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Marks and Spencer's £70m Environmental Profit

And why it's important

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What is most important sum on money for the environment in the last year?


 •  It’s not the latest Government grant scheme.

 •  It’s not a massive donation to a conservation charity.

 •  It’s not actually money spent on the environment at all.

 •  It is the net benefit of Marks and Spencer’s ‘Plan A’ in 2010/11: £70 million.


‘Plan A’ is Marks and Spencer’s initiative to become the World’s most sustainable major retailer.  They have set out 180 Commitments in 7 areas, created a £50 million innovation fund, and established a high-powered Advisory Board.  Their Annual Report and Financial Statements 2011 reports a £70 million net benefit in the year, up from £50 million the previous year.


Why is that important?


It shows that actions that benefit the environment pay back in financial terms too.  The actions in ‘Plan A’ are not token ones, either.  They include energy efficiency improvements of 23% in stores and 24% in warehouses, reducing total waste by a third, and donations of 3 million garments to Oxfam.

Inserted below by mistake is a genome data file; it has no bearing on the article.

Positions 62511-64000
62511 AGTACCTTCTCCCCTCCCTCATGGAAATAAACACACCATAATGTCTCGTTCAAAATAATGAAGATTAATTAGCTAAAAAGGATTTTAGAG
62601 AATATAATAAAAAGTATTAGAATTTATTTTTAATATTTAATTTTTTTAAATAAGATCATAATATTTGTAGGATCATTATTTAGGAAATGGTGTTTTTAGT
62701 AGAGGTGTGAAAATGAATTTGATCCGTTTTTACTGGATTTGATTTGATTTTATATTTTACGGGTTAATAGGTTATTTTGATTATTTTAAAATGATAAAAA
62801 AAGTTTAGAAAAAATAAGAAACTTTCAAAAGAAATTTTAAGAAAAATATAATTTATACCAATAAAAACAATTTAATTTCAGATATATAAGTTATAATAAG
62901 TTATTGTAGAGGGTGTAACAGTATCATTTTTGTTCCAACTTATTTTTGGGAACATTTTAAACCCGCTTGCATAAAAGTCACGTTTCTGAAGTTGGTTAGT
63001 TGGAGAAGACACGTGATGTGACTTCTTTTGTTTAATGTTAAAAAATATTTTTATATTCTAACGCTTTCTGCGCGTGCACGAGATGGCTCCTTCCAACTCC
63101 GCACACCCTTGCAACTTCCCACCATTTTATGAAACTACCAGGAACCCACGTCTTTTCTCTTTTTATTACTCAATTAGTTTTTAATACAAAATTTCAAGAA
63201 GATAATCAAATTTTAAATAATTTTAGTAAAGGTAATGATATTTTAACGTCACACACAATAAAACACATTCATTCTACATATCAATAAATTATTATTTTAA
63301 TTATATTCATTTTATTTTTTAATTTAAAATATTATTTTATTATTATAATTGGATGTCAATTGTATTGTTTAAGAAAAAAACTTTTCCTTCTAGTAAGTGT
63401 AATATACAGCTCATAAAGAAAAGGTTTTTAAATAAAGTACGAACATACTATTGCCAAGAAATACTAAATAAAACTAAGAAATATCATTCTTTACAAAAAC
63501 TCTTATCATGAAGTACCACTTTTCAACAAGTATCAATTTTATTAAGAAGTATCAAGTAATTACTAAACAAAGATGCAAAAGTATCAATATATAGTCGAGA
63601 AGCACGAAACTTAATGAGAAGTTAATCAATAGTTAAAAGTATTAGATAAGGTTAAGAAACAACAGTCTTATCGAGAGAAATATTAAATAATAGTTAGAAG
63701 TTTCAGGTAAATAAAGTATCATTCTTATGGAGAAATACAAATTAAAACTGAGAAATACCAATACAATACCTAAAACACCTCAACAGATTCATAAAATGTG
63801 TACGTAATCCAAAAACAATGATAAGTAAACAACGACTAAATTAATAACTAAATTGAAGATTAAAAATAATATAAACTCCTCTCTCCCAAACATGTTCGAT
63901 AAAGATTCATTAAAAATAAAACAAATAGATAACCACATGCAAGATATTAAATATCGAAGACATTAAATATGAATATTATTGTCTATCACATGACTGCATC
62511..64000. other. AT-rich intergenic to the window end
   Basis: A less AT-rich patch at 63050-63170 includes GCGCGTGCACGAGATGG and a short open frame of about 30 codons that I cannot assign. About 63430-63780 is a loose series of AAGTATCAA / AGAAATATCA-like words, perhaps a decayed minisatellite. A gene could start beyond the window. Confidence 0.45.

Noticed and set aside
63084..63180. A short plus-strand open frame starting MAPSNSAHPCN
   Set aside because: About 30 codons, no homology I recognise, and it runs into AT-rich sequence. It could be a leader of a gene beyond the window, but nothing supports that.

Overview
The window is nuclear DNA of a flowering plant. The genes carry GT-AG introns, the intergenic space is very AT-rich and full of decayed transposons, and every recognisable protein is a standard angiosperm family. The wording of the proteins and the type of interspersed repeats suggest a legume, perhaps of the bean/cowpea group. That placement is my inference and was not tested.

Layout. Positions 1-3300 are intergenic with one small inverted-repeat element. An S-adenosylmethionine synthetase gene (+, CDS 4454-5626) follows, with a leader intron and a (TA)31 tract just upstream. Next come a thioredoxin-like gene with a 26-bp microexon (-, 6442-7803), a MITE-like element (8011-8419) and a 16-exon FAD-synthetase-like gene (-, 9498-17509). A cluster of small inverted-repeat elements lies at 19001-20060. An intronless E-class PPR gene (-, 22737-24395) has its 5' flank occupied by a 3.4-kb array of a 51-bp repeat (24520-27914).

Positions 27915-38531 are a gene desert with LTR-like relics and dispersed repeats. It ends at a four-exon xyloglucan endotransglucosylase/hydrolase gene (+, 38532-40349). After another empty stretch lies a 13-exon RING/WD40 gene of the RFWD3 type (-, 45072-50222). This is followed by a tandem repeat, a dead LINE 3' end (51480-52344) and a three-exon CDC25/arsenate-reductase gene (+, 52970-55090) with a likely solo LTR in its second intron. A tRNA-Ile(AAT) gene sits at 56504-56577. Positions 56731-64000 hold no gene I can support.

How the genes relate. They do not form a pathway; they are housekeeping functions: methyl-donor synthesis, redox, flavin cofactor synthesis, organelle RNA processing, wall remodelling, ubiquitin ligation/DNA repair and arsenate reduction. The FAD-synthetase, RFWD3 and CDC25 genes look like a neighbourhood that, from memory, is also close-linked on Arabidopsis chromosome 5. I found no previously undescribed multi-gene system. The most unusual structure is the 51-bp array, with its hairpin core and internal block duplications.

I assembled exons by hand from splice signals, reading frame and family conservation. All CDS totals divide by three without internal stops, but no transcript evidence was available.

It shows that this holds true even in the ultra-competitive retail sector.  And, to recycle a phrase, if you can make it here, you can make it anywhere.


It also breaks a taboo about publicising the financial benefits of environmentally positive actions.  Many executives worry that this would be pushed back to them as evidence that their actions are not sufficient, and are just ‘greenwash’ for further profit-making.  But Marks and Spencer has had the courage to show you can bring simultaneous benefit to environment and profits.


So, it’s a huge boost to encourage businesses to improve their environmental performance.  It doesn’t distract from financial results – it helps them.  That’s important to the environment because the private sector is the biggest influence on our lives and our world.  It has far greater resources than the other parts of the economy.  It is 5 times the financial size of the public sector, and 47 times the size of the non-profit sector(1).


A friend recently asked if ‘Plan A’, started by Sir Stuart Rose, would continue with such focus under his successors.  

 – £70 million says it will.


Update: For 2011/12, M&S reported a £105m net benefit from 'Plan A' – £185m cumulative net benefit over its first five years.


(1) Private sector and Non-profit sector Turnover, Public sector Current Expenditure including social benefits.  Source: BIS Business Population Estimates 2010, Public Sector Finances 2010.

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